Jeter try­ing to build win­ner in Miami

Arkansas Democrat-Gazette - - COLLEGE BASKETBALL -

Derek Jeter stood and chat­ted a few rows from home plate in Mar­lins Park on Mon­day morn­ing. His words were some­times drowned out by noises com­ing from con­struc­tion crews; steel clang­ing against steel in an area get­ting built be­hind the cen­ter field wall, or the whirring of en­gines mov­ing heavy ma­chin­ery about.

There couldn’t have been a more fit­ting back­drop.

Jeter, en­ter­ing his sec­ond full sea­son as CEO of the Miami Mar­lins, knows that build­ing — whether it is a new spot for fans to watch games from, to a mi­nor-league sys­tem, to a con­tend­ing big-league club — takes time. That also means Jeter is be­ing tested in ways now that he never was dur­ing his play­ing days as short­stop for the New York Yan­kees, when winning and com­pet­ing for ti­tles seemed like an an­nual oc­cur­rence.

“I have no pa­tience,” Jeter said. “I have zero pa­tience. I’ve been preach­ing it. I don’t have it.”

The Mar­lins had the worst record in the Na­tional League and the fourth-worst record in all of Ma­jor League Base­ball last sea­son, and just traded away the best player from their 2018 club — catcher J.T. Real­muto — to the Philadel­phia Phillies. And odd­s­mak­ers say the Mar­lins will be one of the long­est shots in base­ball this year, which didn’t amuse Jeter.

He’s clearly not ex­pect­ing to get his hands on the World Se­ries tro­phy this year.

That doesn’t mean he’s ac­cept­ing an­other woe­be­gone year as a fore­gone con­clu­sion, ei­ther.

“Pa­tience is some­thing that you have to learn,” Jeter said. “But I’m fine with not be­ing pa­tient. It’s like I say: When you’re at the ma­jor-league level, you’re here for a rea­son, be­cause these play­ers have been bet­ter than most other play­ers in this coun­try and in other coun­tries as well. And if you’re here, you have an op­por­tu­nity to win. I can’t preach that enough.”

Jeter spent his first sea­son ob­serv­ing and learn­ing, of­ten very qui­etly. He helped craft a plan that the Mar­lins say they’ll stick to: build an or­ga­ni­za­tion from the bot­tom up, stock what was a badly de­pleted farm sys­tem with prospects, give young play­ers who merit a shot a chance at per­form­ing in Miami and hold ab­so­lutely ev­ery­one ac­count­able.

This sea­son, he’s hint­ing that he may be more in­volved with play­ers. He learned in 2018. He may teach more in 2019.

“Derek’s not go­ing to be pa­tient with not play­ing the game right, not get­ting af­ter it every day, not com­pet­ing,” said Mar­lins Man­ager Don Mat­tingly, who played first base in Jeter’s Yan­kee de­but game in 1995. “He knows where we’re at. In a sense you have to have some pa­tience. But you don’t have pa­tience if a guy’s not play­ing the game right, if he’s not try­ing to get bet­ter every day, if he’s not work­ing. That’s where he’s not go­ing to have pa­tience.”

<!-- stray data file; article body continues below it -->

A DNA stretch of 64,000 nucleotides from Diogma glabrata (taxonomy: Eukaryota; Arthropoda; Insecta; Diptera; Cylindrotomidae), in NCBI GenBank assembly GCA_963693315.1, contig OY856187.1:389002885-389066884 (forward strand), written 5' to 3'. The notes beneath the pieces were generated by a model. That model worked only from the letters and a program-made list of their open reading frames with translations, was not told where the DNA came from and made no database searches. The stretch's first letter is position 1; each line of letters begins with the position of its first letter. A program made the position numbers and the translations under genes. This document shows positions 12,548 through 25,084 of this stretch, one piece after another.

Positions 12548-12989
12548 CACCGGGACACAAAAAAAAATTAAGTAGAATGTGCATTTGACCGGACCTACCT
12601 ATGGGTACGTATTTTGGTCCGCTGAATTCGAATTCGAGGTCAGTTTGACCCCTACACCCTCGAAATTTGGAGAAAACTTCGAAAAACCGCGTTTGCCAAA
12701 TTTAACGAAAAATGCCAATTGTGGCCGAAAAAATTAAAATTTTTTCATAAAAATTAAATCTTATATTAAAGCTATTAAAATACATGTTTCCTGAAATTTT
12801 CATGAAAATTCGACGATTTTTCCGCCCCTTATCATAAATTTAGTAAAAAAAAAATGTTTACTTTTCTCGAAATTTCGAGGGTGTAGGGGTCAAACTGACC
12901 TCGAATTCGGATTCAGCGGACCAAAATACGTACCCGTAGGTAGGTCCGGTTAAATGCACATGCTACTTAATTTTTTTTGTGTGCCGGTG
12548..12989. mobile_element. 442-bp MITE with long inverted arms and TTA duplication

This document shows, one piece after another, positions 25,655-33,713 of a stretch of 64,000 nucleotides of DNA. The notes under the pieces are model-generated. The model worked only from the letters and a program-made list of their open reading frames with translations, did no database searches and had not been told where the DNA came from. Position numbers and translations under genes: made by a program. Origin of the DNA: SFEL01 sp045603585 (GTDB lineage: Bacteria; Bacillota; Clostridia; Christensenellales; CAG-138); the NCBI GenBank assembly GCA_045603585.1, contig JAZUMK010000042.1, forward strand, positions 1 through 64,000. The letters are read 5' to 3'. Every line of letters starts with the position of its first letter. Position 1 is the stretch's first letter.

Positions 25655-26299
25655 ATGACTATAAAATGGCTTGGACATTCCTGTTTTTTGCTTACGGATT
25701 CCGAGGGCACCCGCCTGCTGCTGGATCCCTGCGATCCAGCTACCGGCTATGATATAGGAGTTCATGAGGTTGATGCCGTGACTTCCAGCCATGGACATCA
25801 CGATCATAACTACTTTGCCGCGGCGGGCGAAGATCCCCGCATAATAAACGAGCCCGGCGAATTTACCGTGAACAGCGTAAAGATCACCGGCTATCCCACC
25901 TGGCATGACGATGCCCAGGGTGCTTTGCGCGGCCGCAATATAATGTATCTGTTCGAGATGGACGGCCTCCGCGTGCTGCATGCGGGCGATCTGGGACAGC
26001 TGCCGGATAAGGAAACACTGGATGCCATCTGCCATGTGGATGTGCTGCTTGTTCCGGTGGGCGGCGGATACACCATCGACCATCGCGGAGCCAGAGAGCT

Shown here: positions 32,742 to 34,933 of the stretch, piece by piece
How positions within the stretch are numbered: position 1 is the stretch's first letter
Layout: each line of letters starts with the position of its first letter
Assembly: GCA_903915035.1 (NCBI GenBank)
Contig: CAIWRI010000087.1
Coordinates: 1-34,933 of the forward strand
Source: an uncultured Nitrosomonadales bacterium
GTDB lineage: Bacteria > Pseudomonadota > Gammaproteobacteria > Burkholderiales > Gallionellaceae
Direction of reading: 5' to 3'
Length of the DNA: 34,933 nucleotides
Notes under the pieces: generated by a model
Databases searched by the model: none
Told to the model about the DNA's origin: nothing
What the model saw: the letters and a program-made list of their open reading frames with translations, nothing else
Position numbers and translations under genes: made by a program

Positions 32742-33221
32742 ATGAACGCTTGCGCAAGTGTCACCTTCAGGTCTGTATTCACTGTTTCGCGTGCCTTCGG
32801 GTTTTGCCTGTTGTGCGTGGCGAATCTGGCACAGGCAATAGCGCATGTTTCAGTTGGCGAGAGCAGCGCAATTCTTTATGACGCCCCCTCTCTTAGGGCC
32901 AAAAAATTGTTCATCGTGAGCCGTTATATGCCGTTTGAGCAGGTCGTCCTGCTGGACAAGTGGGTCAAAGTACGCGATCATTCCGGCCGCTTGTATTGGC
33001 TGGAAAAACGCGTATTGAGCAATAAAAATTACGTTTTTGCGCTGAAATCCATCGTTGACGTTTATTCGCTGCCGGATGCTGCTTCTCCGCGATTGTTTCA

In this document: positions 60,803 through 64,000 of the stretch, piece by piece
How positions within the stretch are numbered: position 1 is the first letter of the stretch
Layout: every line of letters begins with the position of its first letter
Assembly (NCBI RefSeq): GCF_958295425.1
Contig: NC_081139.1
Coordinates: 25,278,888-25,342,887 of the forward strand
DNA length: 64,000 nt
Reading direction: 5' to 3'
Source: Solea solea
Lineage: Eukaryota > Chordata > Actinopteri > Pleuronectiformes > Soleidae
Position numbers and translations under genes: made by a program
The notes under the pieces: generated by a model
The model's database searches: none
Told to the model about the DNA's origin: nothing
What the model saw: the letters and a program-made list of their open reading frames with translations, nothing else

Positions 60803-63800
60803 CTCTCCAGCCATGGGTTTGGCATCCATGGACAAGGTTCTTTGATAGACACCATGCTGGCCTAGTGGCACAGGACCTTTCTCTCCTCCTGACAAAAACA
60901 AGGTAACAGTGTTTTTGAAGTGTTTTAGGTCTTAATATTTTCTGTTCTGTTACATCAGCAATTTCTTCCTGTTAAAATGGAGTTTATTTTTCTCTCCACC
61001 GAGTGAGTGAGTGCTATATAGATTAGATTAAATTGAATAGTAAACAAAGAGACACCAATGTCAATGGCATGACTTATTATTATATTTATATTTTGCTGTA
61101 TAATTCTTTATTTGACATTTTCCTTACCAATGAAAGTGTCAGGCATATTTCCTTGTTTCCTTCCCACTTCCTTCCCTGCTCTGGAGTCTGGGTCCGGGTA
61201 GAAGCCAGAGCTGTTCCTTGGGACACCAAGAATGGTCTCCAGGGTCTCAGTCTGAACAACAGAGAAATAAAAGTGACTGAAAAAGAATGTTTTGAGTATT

What he’s sell­ing, peo­ple are buy­ing.

The Mar­lins signed Neil Walker late last month to be a vet­eran util­i­ty­man pres­ence, af­ter he spent last year with the Yan­kees. Even af­ter be­ing with the Mar­lins for only a cou­ple weeks, Hill said the mes­sage from Jeter’s of­fice on down is al­ready clear to play­ers: “You’re ei­ther go­ing to be on board, or you’re out.”

“In talk­ing with Derek, talk­ing with [pres­i­dent of base­ball op­er­a­tions] Michael Hill, talk­ing with Don­nie, they’ve re­ally sat down as an or­ga­ni­za­tion and thought about where they were, where they presently are and where they hope to go,” Walker said. “Their en­thu­si­asm and their vi­sion is con­ta­gious. And I know just from early talks with all three of them, they be­lieve in the guys in this locker room and they be­lieve in the di­rec­tion this or­ga­ni­za­tion’s go­ing.”

The Mar­lins vow they’re go­ing to make the ex­pe­ri­ence at home games — where at­ten­dance dipped to fran­chise-record-low num­bers in 2018, par­tially be­cause the team was bad and par­tially be­cause the new own­er­ship group be­gan re­veal­ing far more ac­cu­rate ticket num­bers than was done un­der the pre­vi­ous regime — bet­ter this year. The team is try­ing to bet­ter em­brace the Latin fla­vor of Miami, and want fans to even feel com­fort­able bring­ing in­stru­ments to games if so in­clined.

Fans spoke. Jeter says their words were heeded.

“Look, I never shied away from the fact that there’s a com­pli­cated his­tory here with the fan base,” Jeter said. “I get it. We weren’t here for that. We’re tak­ing over an or­ga­ni­za­tion that hadn’t had much suc­cess at all for the last 15, 16 years. So in or­der to change that, we had to make changes.”

And if Jeter has his way, the re­fur­bish­ing of the team won’t take long.

“We need to see im­prove­ment,” Jeter said. “We need to see im­prove­ment from some of our younger guys that got an op­por­tu­nity to play last year. That’s how you get bet­ter. We can sit and talk about mi­nor-league sys­tems all you want, but it gets to a point when you’re in Miami that you have to de­velop and im­prove year in and year out. That’s how you be­come a great team.”

Jeter

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